[open-science] [Open-access] OKF at Open Repositories 2014

Peter Murray-Rust pm286 at cam.ac.uk
Thu Dec 5 15:27:47 UTC 2013

On Thu, Dec 5, 2013 at 2:48 PM, Rafael Pezzi <rafael.pezzi at ufrgs.br> wrote:

>  Em 05-12-2013 06:18, Peter Murray-Rust escreveu:
>  My personal interests would include:
>  * problems of legacy data formats
>  * adding structure to semi-structured data
>  * indexing,particularly domain-specific information
> Peter,
> I would emphasize the need of open data formats and also open tools to
> play with these data as well.

Open data formats are not in doubt. But the absence of tools should not
hold us back. Much of this will be name-value pairs - even if the name is
not in an ontology it's useful. Thus:

species="Erithacus rubecula"

may not resolve against an RDF triple store but it's a lot better than zero.

> The repository will be of little or no value at all if the data is coded
> on a obscure format whose corresponding software is unavailable, out of
> market, or inviable expensive.

You misread me :
" problems of legacy data formats" did not mean I want to translate
something useful into obscure binary commercial legally protected DRM.
There are enough chemical software companies that do that. I want to
translate obscure binary protected formats into Unicode-compliant ASCII and
where possible indexed again known formal ontologies such as Chemical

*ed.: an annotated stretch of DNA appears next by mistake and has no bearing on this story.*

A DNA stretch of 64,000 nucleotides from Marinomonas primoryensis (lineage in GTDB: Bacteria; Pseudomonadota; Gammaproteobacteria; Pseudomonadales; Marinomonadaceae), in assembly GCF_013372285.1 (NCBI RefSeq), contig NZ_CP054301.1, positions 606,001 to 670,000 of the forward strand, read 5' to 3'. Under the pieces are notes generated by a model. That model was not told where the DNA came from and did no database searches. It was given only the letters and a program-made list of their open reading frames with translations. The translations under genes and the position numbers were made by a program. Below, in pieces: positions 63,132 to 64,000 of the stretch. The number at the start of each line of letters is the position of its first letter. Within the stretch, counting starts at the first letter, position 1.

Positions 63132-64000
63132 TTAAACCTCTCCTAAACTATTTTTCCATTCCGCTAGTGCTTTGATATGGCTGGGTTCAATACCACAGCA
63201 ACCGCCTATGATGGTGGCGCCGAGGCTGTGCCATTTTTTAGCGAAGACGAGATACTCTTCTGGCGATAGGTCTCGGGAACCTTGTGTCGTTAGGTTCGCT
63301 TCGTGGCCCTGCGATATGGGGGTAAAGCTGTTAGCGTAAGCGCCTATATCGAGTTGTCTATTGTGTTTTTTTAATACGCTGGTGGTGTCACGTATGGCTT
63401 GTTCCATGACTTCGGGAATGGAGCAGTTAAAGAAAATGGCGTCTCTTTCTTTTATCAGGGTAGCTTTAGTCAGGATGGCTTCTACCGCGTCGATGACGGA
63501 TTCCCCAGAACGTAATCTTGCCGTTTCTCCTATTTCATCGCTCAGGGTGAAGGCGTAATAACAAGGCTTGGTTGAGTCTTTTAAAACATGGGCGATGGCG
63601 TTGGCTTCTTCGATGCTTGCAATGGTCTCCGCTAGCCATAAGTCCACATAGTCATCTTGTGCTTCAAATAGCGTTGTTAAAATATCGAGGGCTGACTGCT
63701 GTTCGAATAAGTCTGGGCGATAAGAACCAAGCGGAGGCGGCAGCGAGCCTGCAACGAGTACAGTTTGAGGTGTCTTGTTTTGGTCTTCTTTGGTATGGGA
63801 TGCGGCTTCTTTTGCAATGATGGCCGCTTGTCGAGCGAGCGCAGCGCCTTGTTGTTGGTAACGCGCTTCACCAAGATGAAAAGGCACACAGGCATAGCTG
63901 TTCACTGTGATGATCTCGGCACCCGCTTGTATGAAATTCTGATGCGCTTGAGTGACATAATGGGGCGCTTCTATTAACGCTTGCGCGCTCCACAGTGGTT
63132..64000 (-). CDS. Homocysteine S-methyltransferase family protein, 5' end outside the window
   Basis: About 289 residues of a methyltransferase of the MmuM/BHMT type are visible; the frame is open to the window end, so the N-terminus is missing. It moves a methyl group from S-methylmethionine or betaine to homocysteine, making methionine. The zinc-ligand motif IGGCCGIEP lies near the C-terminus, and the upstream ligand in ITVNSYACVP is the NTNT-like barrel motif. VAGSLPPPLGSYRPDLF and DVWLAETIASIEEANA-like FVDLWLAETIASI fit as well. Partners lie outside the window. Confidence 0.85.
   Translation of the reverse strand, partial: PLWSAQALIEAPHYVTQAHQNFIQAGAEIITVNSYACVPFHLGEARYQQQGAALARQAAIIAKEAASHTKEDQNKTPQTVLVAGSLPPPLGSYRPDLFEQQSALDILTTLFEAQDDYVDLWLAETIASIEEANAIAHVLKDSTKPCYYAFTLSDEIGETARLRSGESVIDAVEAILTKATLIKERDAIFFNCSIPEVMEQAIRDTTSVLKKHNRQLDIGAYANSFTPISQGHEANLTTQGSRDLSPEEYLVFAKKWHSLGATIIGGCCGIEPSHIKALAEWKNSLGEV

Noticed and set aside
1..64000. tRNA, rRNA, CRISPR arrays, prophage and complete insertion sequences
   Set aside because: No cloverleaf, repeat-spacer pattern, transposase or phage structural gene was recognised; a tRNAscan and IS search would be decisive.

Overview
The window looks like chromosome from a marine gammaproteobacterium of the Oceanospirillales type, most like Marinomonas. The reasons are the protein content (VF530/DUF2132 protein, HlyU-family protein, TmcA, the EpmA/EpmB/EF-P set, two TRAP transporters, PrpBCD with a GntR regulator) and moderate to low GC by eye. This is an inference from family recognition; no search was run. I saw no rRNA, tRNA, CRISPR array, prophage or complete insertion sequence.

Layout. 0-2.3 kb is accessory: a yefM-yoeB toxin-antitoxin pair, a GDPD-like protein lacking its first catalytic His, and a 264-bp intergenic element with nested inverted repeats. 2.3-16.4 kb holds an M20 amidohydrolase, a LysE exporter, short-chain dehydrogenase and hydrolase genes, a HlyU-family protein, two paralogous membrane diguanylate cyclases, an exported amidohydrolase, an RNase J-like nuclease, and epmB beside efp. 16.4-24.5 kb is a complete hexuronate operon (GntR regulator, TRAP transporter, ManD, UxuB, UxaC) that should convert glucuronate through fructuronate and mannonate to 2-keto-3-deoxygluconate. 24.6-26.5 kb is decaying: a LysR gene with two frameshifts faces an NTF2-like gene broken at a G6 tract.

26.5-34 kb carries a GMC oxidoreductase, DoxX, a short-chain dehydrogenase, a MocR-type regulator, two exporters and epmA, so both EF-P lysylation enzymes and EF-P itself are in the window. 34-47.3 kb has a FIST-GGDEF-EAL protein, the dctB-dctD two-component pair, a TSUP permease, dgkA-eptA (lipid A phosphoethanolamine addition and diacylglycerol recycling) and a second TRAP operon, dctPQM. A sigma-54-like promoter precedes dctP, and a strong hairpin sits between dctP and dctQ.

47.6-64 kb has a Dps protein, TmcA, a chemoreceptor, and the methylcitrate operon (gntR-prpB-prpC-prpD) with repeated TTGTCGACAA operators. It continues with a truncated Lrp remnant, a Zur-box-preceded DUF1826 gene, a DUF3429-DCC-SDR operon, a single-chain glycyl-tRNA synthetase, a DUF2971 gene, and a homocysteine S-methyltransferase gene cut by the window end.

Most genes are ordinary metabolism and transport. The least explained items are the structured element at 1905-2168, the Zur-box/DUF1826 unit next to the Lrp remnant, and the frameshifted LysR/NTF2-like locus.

Markup Language.

Improving the semantics of data will encourage people to build tools. They
are mutually dependent but we have to start somewhere.

> Here I point to the Science Code Manifesto<http://sciencecodemanifesto.org/>,
> which, I believe, must walk in hands with any data repository.
> Furthermore, reproducible research also needs reproducible instruments and
> experiments, thus I am particularly interested in the design of scientific
> instrumentation, including CAD drawings, schematics, firmwares,
> specifications, that must be accessed through open repositories as well.
I'd strongly support this - but it's a lot of design and a lot of
implementation. And we are often starting from scanned pixel pages or
broken PDF. Anything that takes those forward is IMO valuable.

Peter Murray-Rust
Reader in Molecular Informatics
Unilever Centre, Dep. Of Chemistry
University of Cambridge
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